5 star(s)

    * Time respiration takes place (10 minutes) Temperature of water bath Volume of water at start (cm3) 1 2 3 4 5 6 7 8 9 10 Volume of CO2 produced (cm3) 30/32�C 50.0 50.0 50.0 50.0 48.5 46.0 43.0 39.3 35.7 32.2 28.5 21.5 40/42�C 50.0 50.0 50.0 50.0 48.6 46.8 44.6 42.4 40.2 38.0 35.8

  2. Marked by a teacher

    'An investigation into the ability of two strains of the yeast Saccharomyces cerevisiae to ...

    4 star(s)

    These sugars are mainly glucose and fructose, both simple saccharides. The Narbonne strain of wine yeast is best suited to the production of wine from grapes, rather than from other fruits, vegetables or grains such as elderberry or rice. Another important constituent of grape juice is the acid content, consisting mainly of tartaric and malic acids.

  1. An investigation into the effects of temperature on the rate of anaerobic respiration of ...

    50 24 31 41 28 22 31 33 42 40 51 Averages: Results for the bubble length at each 5 minute interval added together 10 students (number of results recorded) = Average For example; at 20 �C, the average5 minute result is: 22 10 =2.2 A table to show the average results of bubble length (mm 1d.p)

  2. Weed study. Dandelions - descrption and characteristics. Investigation to dandelion distribution.

    Interactions between plants affect their distribution and abundance. When a major resource, such as water or nitrogen, is in short supply, plants may compete with each other for use of the resource. Species that can use the resource more effectively are likely to grow faster and therefore to be more abundant.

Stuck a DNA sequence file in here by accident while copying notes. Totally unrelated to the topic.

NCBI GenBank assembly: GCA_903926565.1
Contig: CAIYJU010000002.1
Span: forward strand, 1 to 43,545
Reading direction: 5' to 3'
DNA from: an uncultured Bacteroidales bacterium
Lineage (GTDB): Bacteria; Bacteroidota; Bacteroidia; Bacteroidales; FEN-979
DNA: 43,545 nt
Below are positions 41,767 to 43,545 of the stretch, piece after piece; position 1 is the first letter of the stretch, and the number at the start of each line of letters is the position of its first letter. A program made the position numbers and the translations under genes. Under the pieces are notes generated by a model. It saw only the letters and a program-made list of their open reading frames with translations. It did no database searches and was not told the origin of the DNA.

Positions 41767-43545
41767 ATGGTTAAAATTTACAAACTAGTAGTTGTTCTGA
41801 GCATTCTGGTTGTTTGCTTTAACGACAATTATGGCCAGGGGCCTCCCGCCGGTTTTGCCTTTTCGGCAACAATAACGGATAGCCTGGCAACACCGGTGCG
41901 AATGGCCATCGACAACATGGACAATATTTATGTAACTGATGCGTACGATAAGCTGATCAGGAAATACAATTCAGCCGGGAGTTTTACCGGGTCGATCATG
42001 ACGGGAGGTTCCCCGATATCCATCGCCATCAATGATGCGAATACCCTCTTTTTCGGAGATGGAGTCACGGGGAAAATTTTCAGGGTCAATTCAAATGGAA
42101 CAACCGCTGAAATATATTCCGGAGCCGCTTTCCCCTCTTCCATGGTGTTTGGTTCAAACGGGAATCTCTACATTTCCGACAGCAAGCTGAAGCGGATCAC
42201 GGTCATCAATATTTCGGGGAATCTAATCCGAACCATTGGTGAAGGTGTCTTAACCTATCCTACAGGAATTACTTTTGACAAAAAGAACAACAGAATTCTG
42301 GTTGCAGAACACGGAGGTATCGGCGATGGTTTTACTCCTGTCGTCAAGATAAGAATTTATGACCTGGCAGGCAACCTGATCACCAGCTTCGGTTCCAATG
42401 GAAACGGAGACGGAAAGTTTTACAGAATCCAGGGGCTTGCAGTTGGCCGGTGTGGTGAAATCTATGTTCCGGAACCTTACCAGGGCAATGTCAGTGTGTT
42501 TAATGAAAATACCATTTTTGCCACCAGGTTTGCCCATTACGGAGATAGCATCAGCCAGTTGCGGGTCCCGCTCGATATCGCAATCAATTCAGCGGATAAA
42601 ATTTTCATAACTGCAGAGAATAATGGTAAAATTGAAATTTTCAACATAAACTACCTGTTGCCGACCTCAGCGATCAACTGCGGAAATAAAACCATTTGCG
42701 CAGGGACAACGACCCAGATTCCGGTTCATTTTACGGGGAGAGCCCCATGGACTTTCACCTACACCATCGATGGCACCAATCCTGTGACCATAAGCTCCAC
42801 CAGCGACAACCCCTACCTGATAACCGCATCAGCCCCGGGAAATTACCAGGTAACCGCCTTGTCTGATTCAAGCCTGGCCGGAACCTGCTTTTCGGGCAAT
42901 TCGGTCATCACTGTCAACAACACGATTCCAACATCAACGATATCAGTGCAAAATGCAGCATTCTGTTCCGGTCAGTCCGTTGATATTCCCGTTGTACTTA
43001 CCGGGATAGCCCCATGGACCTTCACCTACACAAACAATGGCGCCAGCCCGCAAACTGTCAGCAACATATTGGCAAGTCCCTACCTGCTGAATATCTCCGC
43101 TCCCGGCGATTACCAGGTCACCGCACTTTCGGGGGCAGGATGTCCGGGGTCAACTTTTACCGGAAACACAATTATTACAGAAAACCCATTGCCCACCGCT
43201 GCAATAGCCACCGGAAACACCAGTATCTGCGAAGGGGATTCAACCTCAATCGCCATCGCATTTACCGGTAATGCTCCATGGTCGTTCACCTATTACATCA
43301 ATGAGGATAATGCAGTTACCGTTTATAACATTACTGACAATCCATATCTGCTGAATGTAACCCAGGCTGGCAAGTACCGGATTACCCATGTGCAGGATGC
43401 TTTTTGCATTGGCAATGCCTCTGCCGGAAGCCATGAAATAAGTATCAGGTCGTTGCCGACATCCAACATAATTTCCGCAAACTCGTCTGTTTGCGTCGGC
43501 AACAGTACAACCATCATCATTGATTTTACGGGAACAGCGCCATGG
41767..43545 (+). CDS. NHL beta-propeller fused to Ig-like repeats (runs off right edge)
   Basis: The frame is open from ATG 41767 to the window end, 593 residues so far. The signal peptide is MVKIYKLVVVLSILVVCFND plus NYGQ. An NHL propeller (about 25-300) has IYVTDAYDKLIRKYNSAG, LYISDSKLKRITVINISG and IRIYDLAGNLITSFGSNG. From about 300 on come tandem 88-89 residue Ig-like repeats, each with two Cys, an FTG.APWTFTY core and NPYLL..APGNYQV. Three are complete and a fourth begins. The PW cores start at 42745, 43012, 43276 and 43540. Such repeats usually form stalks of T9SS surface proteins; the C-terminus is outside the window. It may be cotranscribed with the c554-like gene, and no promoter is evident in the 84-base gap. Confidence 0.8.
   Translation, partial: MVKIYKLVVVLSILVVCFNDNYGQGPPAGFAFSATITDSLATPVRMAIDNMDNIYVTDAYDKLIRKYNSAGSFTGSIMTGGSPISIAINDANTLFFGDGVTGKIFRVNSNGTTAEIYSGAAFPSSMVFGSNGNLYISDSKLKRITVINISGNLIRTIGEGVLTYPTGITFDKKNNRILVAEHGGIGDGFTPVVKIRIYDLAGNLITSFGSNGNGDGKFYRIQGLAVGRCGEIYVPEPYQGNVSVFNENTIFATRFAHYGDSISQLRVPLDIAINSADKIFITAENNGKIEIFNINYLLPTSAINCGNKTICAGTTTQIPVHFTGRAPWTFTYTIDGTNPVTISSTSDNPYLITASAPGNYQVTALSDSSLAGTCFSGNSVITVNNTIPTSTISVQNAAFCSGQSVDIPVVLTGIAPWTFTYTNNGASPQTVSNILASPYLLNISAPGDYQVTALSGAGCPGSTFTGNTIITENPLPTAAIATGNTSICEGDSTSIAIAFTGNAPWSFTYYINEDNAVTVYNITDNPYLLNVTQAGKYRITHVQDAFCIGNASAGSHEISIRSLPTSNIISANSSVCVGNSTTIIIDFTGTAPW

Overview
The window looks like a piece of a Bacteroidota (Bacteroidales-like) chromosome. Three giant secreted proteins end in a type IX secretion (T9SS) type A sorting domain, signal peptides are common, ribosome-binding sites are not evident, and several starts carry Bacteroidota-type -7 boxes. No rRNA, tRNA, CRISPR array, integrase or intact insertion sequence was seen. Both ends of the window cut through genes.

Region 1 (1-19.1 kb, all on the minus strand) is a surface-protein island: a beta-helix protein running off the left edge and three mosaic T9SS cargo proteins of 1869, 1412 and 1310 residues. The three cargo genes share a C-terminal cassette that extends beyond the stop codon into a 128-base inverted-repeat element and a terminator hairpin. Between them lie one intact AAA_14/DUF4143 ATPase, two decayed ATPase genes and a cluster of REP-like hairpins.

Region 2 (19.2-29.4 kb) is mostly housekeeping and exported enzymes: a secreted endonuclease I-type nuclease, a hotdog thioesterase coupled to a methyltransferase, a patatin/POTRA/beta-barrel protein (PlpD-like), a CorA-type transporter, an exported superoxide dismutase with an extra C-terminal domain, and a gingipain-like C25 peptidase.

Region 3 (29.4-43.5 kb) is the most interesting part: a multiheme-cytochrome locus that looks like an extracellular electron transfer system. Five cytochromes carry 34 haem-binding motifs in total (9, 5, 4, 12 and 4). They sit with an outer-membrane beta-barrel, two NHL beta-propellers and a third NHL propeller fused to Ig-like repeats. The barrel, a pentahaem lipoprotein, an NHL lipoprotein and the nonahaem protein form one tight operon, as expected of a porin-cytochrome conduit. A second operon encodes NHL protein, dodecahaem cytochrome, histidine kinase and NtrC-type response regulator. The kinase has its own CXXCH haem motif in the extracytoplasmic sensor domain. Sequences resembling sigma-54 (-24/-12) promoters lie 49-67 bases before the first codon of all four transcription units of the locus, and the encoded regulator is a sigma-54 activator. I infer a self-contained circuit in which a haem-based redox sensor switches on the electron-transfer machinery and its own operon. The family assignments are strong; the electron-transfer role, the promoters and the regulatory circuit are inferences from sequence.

1. Bats investigation

    Once one's eyes adjust to the darkness, it's clear that a lot of care went into making the area around the entrance resemble a cave. Artificial rock has been set up in a way that arches over one's head, and much like in real caves, it is necessary (or it feels necessary)

  2. Investigating how prolonged exposure to its optimum temperature affects the respiration of yeast.

    The kinetic theory suggests that, when extra heat is added (like in the investigation) it causes particles to react more vividly, with additional energy. The activation energy (measured in kilojoules per mole) of a molecule is the minimum amount of energy with which particles need to collide to cause a reaction.

  • Over 160,000 pieces
    of student written work
  • Annotated by
    experienced teachers
  • Ideas and feedback to
    improve your own work